Existing exemptions which apply to the requirement for consent for the purchase of sensitive land will still be effective, such as where property will be relationship property and one spouse is an overseas person. 

Which residential land is caught?

Most purchases of residential land will be caught by the new provisions.  There are some exceptions for multi-storey apartment developments (more than 20 units) to enable developers to attract overseas funding, but the Overseas Investment is acquiring the units will not be able to live in them in order to create an incentive to rent them out.  Overseas persons may also buy rooms in large hotels on residential land without consent provided they leave the room back to the hotel operator and don’t occupy it for more than 30 days a year.

Some leases are also caught by the new provisions, including fixed term leases which exceed 3 years (including rights of renewal) and residential tenancies for more than 5 years, as long as the only reason the land is sensitive is due to it being residential land.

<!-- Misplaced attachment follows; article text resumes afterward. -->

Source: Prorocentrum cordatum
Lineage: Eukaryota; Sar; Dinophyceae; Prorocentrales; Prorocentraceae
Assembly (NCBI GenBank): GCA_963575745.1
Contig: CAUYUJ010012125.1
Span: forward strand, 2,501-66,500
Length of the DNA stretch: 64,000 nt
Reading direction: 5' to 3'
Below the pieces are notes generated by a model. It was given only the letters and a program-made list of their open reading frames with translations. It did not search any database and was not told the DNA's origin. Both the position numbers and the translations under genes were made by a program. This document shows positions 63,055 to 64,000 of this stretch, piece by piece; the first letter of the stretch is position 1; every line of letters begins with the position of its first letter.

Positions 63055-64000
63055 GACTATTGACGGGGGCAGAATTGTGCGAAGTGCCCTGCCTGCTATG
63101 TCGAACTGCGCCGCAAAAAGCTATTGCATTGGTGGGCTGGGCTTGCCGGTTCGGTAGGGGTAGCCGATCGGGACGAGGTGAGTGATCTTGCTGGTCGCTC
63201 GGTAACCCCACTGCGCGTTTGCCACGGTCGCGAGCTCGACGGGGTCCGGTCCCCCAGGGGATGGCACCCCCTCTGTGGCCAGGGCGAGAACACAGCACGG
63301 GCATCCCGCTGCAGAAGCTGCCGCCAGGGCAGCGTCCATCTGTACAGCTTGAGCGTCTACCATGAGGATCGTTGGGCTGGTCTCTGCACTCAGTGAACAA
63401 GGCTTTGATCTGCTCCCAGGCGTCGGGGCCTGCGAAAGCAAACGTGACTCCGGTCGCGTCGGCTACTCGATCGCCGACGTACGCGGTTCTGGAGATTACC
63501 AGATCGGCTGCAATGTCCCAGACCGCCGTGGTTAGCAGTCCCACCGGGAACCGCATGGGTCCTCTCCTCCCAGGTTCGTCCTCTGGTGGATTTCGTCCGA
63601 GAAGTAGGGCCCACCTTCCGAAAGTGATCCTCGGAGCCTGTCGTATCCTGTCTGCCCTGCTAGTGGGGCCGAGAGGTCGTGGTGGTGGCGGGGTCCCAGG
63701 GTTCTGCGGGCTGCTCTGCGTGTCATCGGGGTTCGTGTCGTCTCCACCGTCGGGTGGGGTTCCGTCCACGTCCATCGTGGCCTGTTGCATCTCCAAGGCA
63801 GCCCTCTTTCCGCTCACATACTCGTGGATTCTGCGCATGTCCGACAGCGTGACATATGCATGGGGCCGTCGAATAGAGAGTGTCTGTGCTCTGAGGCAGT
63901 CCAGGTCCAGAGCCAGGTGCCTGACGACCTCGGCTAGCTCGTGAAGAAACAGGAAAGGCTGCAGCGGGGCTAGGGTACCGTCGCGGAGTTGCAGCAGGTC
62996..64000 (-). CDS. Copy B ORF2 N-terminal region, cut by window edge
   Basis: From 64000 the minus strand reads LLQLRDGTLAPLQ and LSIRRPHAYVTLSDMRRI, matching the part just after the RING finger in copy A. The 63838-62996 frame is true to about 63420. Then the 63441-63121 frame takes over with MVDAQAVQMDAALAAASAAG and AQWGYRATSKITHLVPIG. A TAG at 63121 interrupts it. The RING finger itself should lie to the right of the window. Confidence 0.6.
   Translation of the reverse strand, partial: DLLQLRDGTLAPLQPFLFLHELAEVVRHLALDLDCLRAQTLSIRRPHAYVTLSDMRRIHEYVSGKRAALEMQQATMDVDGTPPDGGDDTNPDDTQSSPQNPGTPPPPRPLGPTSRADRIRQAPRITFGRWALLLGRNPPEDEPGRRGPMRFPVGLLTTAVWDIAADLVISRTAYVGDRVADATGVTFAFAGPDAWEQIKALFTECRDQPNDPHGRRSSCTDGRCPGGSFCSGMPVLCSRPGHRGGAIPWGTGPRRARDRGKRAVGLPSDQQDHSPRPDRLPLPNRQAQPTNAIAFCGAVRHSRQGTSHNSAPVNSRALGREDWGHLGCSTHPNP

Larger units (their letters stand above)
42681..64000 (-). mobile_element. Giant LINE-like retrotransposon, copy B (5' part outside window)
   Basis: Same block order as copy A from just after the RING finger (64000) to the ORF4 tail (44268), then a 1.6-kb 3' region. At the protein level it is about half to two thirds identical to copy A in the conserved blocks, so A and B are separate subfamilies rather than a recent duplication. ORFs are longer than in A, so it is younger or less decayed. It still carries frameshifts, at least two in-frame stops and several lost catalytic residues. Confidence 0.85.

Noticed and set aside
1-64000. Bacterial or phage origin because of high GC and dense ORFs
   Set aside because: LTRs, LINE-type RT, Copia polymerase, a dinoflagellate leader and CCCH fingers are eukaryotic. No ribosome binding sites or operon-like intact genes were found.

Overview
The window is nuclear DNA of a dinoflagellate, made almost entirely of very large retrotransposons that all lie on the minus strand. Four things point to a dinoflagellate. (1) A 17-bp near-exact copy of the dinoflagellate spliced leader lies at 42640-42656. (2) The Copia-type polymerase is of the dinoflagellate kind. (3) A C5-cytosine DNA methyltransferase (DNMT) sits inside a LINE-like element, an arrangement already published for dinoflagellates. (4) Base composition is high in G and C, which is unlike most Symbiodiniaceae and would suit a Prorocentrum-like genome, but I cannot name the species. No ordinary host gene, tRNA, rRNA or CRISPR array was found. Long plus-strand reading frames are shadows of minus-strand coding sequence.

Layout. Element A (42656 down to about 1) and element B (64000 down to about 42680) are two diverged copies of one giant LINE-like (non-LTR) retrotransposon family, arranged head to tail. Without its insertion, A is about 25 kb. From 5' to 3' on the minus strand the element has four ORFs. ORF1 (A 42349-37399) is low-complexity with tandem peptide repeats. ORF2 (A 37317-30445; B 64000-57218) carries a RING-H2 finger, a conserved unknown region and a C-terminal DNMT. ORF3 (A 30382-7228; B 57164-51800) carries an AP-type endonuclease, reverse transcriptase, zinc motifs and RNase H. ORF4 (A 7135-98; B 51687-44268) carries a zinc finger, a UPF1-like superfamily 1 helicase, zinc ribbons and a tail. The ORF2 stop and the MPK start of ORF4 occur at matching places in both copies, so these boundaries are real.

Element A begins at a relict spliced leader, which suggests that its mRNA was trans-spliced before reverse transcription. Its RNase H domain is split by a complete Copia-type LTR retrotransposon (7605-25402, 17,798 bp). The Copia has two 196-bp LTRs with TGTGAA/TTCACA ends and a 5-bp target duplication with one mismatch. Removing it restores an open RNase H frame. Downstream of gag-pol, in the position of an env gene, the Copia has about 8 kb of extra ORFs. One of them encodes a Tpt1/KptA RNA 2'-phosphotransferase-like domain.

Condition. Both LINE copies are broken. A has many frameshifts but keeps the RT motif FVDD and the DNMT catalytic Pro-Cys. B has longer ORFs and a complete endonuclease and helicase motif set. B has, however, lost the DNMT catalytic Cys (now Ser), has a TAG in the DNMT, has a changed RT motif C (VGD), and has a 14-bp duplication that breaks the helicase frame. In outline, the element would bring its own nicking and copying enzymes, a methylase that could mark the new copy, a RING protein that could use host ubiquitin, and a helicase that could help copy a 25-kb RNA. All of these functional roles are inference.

Any purchaser of residential land will now have to sign a statement confirming that they do not require consent under the Act.  This will require conveyancing lawyers to upskill on the requirements of the Act in order to provide appropriate advice to clients.

What other types of land are sensitive?

The categories of sensitive land which trigger the requirements for consent under the OIA are complex but in general terms the following types of land may be sensitive and therefore subject to the consent regime:

  • residential land (on introduction of the new amendments)
  • farm land, and land which is “non-urban” and exceeds 5 hectares in area
  • foreshore or seabed this land which includes the bed of a lake
  • conservation land
  • land stipulated as being for a reserve or for recreation purposes
  • historic places and wahi tapu
  • land on certain islands

Usually the land is subject to a minimum size before the requirement for consent is triggered which in most cases is 0.4 hectares.  However, proximity to sensitive land can also trigger the requirement for consent such as when land is on the other side of a road which is on the sea-front or lake front, or where the land adjoins an esplanade strip.